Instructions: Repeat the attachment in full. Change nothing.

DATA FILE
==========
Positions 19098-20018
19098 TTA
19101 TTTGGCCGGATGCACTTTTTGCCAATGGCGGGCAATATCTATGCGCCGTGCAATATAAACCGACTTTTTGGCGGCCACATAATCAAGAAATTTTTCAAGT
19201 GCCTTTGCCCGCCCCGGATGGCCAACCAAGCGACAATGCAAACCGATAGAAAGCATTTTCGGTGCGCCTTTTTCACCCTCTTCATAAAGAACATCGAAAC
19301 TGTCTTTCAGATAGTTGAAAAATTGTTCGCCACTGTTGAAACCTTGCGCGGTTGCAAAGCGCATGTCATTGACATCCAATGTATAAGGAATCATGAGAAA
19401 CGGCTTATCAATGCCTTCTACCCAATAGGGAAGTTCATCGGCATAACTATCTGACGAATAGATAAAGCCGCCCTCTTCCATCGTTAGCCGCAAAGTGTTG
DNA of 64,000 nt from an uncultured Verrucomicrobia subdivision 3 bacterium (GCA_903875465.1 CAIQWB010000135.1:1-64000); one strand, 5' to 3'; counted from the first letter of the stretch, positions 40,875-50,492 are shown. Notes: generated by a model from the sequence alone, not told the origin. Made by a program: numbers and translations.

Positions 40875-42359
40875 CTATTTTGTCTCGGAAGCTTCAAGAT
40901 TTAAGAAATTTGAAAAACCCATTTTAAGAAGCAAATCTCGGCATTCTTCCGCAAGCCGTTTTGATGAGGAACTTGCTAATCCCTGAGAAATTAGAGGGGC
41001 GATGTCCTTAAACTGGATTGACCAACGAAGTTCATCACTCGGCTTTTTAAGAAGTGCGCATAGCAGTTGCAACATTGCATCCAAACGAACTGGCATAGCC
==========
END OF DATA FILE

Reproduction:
Positions 19098-20018
19098 TTA
19101 TTTGGCCGGATGCACTTTTTGCCAATGGCGGGCAATATCTATGCGCCGTGCAATATAAACCGACTTTTTGGCGGCCACATAATCAAGAAATTTTTCAAGT
19201 GCCTTTGCCCGCCCCGGATGGCCAACCAAGCGACAATGCAAACCGATAGAAAGCATTTTCGGTGCGCCTTTTTCACCCTCTTCATAAAGAACATCGAAAC
19301 TGTCTTTCAGATAGTTGAAAAATTGTTCGCCACTGTTGAAACCTTGCGCGGTTGCAAAGCGCATGTCATTGACATCCAATGTATAAGGAATCATGAGAAA
19401 CGGCTTATCAATGCCTTCTACCCAATAGGGAAGTTCATCGGCATAACTATCTGACGAATAGATAAAGCCGCCCTCTTCCATCGTTAGCCGCAAAGTGTTG
DNA of 64,000 nt from an uncultured Verrucomicrobia subdivision 3 bacterium (GCA_903875465.1 CAIQWB010000135.1:1-64000); one strand, 5' to 3'; counted from the first letter of the stretch, positions 40,875-50,492 are shown. Notes: generated by a model from the sequence alone, not told the origin. Made by a program: numbers and translations.

Positions 40875-42359
40875 CTATTTTGTCTCGGAAGCTTCAAGAT
40901 TTAAGAAATTTGAAAAACCCATTTTAAGAAGCAAATCTCGGCATTCTTCCGCAAGCCGTTTTGATGAGGAACTTGCTAATCCCTGAGAAATTAGAGGGGC
41001 GATGTCCTTAAACTGGATTGACCAACGAAGTTCATCACTCGGCTTTTTAAGAAGTGCGCATAGCAGTTGCAACATTGCATCCAAACGAACTGGCATAGCC